On his next visit, Art, finds Mala crying at the kitchen table. She is miserable in her marriage and thinks Vladek is both cheap and insensitive. Vladek walks into the room, and the two begin to argue over money. Mala leaves in a huff.

Anja and Vladek return to Sosnowiec. They knock on the door of her father's old janitor, who hides them in his shed. They soon move to a safer place - a farm outside the city owned by a Mrs. Kawka. But it is getting cold, and they need a warmer place to live. Vladek befriends a kindly black market grocer named Mrs. Motonowa, who offers her home to the Spiegelmans. The arrangement is comfortable, but one day Mrs. Motonowa is searched by the Gestapo at the market and returns home in a panic, kicking them out of the house. They live on the streets for the night and eventually return to Mrs. Kawka's, who tells them of smugglers who will take them to safety in Hungary.

A few days later, Mrs. Motonowa apologizes and they hide with her again. But Vladek does not feel safe, and he arranges to meet with the smugglers. An old acquaintance, Mandelbaum, is also at the meeting with his nephew, Abraham. Abraham agrees to travel first and write to them if he arrives safely in Hungary. A few days later, they receive a letter from Abraham and board a train with the smugglers, but they are arrested by the Gestapo and sent to the concentration camps.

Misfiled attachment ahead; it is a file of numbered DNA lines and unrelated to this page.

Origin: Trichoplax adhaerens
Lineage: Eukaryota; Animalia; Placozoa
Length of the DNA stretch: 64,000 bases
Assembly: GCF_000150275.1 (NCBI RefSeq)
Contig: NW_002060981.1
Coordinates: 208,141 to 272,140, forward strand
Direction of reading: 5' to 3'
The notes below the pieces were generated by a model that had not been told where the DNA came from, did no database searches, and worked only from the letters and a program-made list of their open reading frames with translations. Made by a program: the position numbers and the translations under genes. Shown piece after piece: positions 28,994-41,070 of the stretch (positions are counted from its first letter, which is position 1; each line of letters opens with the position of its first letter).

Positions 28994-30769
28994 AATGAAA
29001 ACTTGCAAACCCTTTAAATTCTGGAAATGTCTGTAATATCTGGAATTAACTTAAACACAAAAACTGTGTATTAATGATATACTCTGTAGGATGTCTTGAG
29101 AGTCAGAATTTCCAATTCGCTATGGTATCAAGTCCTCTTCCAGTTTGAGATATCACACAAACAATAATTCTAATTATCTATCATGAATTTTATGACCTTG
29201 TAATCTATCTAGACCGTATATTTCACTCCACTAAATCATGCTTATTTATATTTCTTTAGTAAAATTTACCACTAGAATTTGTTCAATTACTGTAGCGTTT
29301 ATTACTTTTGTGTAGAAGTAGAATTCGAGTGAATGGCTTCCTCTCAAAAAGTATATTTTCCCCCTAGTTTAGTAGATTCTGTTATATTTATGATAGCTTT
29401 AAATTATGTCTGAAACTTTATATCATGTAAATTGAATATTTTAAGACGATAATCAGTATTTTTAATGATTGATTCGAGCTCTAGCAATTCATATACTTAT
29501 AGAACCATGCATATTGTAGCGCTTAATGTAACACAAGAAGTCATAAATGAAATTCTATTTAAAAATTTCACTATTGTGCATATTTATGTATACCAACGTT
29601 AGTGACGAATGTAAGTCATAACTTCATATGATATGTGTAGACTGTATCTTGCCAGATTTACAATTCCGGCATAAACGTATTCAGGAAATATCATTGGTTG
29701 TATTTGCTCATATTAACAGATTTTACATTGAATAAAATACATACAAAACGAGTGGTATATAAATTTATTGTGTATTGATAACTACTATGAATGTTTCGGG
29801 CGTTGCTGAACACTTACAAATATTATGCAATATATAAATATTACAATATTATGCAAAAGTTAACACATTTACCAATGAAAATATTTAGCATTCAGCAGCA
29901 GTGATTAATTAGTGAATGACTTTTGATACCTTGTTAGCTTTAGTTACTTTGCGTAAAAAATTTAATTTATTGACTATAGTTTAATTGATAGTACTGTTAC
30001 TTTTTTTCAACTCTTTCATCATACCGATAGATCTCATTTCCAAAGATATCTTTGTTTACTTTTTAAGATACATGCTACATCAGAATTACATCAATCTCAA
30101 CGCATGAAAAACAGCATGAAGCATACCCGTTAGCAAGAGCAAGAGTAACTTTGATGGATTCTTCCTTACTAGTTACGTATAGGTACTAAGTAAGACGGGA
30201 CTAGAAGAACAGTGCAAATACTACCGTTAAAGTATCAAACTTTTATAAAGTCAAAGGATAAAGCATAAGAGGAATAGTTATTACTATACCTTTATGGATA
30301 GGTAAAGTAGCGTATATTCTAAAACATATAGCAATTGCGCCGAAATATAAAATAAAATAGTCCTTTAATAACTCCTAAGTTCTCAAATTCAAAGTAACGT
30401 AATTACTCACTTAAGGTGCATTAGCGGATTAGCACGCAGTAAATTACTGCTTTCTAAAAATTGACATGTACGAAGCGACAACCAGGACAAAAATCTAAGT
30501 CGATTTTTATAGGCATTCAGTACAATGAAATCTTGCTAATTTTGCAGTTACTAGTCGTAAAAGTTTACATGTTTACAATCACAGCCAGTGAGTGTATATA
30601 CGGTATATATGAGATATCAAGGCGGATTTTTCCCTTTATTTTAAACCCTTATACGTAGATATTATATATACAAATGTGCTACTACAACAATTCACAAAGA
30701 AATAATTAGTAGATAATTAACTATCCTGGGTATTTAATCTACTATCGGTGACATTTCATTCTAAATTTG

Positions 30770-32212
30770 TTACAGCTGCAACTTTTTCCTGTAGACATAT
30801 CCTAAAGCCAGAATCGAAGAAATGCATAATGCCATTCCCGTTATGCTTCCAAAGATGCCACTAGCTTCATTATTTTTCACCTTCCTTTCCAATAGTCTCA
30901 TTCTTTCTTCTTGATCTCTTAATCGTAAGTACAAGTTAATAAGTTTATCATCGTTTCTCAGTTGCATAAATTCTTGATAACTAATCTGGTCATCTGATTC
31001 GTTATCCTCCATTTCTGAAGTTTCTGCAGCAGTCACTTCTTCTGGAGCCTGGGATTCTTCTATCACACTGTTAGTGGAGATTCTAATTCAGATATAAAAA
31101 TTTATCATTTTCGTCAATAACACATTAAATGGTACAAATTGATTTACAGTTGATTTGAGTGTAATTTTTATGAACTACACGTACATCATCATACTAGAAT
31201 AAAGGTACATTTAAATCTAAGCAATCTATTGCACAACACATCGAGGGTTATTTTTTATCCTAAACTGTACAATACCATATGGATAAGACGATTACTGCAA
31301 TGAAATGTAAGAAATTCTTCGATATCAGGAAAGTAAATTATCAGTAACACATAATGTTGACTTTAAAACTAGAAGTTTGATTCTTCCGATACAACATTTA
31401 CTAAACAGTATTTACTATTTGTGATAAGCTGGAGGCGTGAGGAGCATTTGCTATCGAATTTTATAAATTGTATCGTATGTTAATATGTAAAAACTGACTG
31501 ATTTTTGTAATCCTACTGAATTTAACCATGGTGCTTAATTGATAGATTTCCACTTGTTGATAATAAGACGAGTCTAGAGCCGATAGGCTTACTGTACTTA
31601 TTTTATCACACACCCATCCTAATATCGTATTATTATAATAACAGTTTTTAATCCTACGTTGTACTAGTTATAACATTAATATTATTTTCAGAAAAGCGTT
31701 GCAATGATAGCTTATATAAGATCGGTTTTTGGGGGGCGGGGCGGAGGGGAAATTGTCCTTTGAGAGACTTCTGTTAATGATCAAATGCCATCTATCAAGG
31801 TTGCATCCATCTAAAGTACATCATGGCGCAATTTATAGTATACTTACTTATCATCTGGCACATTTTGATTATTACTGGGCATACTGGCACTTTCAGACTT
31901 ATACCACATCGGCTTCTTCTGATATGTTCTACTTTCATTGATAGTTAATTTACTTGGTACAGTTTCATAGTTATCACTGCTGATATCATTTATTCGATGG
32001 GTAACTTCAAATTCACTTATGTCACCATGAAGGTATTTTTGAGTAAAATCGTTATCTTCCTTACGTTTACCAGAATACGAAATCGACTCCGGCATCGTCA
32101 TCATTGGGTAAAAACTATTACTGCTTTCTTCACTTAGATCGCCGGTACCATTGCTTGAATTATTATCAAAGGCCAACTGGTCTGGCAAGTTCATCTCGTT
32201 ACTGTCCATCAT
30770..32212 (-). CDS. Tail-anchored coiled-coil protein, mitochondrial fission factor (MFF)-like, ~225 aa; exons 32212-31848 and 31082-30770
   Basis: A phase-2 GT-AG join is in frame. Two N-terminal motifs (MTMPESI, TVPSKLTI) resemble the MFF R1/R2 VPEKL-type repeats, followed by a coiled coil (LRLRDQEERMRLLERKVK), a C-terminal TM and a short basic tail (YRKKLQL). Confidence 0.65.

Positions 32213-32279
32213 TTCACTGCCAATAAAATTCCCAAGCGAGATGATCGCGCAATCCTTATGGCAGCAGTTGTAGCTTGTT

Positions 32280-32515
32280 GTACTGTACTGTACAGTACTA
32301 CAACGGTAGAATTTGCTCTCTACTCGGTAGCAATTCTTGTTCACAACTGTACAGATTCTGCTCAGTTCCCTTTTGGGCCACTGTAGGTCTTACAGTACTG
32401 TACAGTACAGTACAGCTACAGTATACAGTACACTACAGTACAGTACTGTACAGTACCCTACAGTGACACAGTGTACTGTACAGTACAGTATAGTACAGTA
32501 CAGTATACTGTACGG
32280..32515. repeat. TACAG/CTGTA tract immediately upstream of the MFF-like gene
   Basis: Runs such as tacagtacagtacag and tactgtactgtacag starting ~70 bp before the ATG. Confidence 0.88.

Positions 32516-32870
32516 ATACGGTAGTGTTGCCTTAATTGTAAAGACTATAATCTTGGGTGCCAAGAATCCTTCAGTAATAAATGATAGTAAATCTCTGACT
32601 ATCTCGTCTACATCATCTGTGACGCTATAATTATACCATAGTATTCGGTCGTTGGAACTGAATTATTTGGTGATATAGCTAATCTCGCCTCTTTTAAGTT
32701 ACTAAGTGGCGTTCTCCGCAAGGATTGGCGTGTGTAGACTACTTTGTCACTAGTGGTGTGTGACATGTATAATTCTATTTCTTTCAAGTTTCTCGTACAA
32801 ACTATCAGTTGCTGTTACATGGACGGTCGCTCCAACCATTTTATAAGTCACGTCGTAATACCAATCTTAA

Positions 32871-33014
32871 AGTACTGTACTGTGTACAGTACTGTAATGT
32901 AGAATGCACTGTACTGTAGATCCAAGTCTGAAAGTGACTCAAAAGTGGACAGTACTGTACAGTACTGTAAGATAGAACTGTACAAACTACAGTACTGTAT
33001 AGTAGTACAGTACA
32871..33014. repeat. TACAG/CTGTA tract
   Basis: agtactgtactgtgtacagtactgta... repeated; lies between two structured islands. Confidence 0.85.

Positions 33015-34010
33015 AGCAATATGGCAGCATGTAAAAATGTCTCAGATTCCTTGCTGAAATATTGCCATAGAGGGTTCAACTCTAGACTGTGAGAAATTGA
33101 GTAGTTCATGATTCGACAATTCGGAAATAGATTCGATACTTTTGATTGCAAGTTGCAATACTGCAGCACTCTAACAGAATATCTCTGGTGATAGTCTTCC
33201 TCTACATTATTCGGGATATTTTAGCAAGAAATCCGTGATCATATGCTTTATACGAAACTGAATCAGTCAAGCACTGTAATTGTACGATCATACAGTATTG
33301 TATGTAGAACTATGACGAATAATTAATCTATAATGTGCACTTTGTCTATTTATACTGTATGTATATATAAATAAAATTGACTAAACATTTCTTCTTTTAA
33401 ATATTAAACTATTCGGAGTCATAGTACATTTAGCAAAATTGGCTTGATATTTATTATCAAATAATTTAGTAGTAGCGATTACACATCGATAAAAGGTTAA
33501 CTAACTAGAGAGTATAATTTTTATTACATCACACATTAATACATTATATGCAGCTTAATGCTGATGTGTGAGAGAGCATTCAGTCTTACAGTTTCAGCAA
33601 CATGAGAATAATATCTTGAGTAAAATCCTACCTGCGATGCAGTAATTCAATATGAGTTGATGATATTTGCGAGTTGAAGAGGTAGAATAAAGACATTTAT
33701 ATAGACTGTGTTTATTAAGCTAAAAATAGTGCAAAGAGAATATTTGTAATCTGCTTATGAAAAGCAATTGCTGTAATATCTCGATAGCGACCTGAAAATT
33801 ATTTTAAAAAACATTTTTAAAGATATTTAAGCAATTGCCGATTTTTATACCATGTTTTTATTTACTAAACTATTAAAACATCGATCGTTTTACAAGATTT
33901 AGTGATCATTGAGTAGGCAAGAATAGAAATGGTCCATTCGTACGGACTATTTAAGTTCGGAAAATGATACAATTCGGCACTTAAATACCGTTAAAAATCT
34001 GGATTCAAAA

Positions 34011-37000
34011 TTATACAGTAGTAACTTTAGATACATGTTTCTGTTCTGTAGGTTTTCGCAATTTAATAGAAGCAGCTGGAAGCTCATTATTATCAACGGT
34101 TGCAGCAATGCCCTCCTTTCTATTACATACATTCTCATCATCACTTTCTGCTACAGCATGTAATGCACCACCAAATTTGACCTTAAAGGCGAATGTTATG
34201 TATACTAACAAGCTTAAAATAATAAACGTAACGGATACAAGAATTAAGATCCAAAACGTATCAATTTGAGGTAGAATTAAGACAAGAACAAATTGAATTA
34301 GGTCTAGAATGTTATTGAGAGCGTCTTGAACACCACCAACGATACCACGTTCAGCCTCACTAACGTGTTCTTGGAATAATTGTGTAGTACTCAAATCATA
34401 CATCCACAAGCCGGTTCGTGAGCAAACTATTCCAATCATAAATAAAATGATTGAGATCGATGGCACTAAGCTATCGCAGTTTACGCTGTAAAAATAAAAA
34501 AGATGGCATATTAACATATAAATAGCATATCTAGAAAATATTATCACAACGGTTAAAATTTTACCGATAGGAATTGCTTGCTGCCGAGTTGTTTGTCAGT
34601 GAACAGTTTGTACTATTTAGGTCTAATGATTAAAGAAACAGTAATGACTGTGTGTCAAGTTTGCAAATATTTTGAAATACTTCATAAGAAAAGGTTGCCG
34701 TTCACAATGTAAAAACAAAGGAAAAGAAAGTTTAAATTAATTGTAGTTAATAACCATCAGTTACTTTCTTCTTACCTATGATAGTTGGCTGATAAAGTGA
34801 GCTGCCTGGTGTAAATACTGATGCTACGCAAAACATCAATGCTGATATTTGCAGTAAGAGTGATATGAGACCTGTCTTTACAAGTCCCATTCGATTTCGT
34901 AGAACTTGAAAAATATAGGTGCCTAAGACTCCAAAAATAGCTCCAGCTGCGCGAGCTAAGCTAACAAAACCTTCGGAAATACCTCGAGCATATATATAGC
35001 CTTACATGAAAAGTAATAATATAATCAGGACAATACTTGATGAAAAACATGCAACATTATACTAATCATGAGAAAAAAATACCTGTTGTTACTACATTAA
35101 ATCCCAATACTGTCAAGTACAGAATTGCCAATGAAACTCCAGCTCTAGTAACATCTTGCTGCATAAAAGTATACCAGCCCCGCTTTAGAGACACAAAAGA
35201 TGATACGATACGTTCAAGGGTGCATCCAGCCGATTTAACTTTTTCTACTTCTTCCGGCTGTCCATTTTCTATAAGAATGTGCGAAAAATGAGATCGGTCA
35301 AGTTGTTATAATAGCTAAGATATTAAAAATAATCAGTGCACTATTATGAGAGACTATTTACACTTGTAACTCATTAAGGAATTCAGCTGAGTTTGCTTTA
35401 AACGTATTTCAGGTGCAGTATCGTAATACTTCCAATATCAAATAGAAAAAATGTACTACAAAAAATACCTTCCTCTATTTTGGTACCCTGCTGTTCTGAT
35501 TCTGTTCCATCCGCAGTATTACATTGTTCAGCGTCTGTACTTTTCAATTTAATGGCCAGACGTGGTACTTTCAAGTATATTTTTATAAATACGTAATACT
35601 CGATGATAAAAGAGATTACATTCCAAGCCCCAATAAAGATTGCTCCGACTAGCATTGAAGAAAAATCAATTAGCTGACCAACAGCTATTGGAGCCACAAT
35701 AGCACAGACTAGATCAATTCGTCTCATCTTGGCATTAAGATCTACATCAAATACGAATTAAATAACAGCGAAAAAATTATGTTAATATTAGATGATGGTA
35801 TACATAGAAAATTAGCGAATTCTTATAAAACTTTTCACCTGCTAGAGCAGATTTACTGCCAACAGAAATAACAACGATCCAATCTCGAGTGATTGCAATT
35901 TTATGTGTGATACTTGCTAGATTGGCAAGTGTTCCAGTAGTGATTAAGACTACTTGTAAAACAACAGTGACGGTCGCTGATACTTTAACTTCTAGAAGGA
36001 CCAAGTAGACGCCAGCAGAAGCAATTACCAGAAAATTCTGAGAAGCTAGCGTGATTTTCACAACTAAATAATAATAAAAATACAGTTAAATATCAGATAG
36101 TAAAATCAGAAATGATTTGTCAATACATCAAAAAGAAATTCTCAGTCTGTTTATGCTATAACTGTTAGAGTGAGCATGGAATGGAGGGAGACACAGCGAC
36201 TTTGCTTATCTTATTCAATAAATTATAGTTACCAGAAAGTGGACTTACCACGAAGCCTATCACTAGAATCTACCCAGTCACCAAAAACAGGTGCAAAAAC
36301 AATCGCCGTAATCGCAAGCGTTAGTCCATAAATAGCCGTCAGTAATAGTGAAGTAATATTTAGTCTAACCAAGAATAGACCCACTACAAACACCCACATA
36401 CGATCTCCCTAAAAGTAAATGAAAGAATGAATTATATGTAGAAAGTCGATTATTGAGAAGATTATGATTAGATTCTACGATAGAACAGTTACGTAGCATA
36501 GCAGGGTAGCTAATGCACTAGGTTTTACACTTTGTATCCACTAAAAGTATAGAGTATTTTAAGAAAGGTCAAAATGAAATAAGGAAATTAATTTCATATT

Back in Rego Park, Vladek tells Art that he burned his wife's diaries shortly after her death in an attempt to ease his own pain. Art is furious and calls his father a murderer.

Book II: And Here My Troubles Began

Vladek leaves a message saying he has just had a heart attack. When Art calls the number his father left, he learns that Vladek is healthy and staying in a bungalow in the Catskills. He left the message, it appears, to ensure that his son would call him back. Mala has left him, and Art and Francoise immediately depart for the Catskills. On the drive, Art tells Francoise about his complex feelings about the Holocaust, including the guilt he feels for having had an easier life than his parents.

Vladek arrives at Auschwitz with Mandelbaum. All around, there is a terrible smell of burning rubber and fat. They see Abraham, who tells them that he, too, was betrayed and forced at gunpoint to write the letter that sent Vladek and Anja to the camps. Vladek begins teaching English to his guard, who protects him and provides him with extra food and a new uniform. Mandelbaum is soon taken off to work and never heard from again. After a few months, the guard can no longer keep Vladek safe as a tutor, and he arranges for him to take a job as a tinsmith.